Researchers Have Successfully Gene-Edited Reptiles To Produce Albino Lizards

Scientists from the University of Georgia have successfully performed gene-editing to produce four genetically altered albino lizards by making use of the CRISPR-Cas9 gene-editing tool. The research was published in the Cell and shows that lizards can successfully pass gene-edited alleles that cause albinism to the offspring. The breakthrough aims to help researchers understand the vision problems experienced by humans with albinism.

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The use of CRISPR technology has led to breakthroughs in gene-editing in humans, plants and mice. This is the first time someone has successfully edited a reptile’s genes using the technology. Gene editing using CRISPR is done by injecting solutions in animals’ freshly fertilized egg or single-cell embryo that causes a mutation to occur in the DNA which is copied by rest of the cells.

The problem scientists faced in reptiles is that they didn’t have any method to figure out the exact moment of fertilization as female lizards can store sperm in their oviducts for an extended period. Also, the physiology of the fertilized eggs makes it difficult for manipulating the embryos without damaging them. They overcame the problems by injecting the CRISPR protein solutions into several immature eggs present in the lizard’s ovaries. They targeted the tyrosinase gene and were successfully able to inject 146 immature eggs in 21 lizards and then, waited for them to fertilize naturally. After a few weeks, four offspring with traits of albinism were born as a result of inactivated tyrosinase gene.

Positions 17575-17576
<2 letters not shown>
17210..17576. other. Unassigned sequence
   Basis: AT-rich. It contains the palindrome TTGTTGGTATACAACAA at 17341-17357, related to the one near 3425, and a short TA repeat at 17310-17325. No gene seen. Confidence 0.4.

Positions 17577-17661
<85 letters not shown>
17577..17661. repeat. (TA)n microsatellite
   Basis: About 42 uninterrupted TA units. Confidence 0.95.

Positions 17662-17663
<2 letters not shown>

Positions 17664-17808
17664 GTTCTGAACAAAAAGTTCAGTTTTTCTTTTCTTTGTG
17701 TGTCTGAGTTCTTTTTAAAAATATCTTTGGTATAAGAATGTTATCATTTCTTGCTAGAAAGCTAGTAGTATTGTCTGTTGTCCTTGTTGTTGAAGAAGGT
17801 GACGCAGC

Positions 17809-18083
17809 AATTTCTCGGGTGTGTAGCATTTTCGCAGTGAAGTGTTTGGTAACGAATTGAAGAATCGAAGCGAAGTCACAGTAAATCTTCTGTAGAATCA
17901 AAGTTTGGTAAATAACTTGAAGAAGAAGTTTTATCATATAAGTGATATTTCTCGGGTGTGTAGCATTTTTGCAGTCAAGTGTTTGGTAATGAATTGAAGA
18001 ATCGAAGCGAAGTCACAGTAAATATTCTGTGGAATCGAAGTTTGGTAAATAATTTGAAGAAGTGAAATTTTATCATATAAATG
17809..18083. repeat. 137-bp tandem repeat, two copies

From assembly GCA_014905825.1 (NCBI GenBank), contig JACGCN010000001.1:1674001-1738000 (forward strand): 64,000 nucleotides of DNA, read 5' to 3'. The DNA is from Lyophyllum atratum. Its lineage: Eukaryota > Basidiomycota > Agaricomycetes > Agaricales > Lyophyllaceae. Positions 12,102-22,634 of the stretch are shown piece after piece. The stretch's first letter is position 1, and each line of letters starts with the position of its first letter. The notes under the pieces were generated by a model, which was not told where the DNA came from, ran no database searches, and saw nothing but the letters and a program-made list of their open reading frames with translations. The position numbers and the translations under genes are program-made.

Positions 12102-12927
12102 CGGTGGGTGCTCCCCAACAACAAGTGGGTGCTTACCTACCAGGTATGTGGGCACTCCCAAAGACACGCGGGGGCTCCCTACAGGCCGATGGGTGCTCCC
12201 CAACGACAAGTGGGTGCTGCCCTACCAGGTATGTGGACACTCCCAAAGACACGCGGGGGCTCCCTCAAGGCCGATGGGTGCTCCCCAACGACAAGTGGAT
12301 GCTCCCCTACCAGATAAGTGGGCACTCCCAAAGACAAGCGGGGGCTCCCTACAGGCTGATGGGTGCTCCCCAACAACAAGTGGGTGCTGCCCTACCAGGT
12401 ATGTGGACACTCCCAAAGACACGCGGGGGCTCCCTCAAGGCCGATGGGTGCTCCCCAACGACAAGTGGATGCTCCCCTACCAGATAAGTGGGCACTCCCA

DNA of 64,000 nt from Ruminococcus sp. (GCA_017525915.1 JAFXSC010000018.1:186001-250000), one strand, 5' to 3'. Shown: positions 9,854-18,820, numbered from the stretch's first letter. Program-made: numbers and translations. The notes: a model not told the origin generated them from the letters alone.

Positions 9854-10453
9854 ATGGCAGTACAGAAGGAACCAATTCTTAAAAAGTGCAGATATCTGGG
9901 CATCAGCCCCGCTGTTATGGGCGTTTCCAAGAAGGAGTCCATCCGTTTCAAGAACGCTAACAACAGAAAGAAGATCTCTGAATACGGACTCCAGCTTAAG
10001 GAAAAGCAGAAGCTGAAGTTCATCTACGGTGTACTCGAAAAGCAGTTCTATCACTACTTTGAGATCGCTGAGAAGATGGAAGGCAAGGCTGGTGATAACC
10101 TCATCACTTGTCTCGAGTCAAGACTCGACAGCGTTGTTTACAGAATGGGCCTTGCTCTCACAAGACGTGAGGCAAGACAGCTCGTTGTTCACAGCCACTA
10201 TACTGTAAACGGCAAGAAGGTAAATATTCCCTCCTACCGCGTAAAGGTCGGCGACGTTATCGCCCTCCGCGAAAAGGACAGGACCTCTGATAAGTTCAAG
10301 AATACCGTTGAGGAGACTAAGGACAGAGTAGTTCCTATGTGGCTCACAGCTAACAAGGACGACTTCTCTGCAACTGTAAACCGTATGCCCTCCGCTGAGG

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The study of genes in brown anoles is important for human genetic modifications. The tyrosinase gene is an integral part of eye development in humans and anoles. Researchers have been trying to find ways to manipulate the gene to correct human ocular defects but did not have a suitable animal test subject as the commonly used lab subjects like mice do not have a tyrosinase gene.

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Original Source: https://in.mashable.com/science/6253/researchers-have-successfully-gene-edited-reptiles-to-produce-albino-lizards

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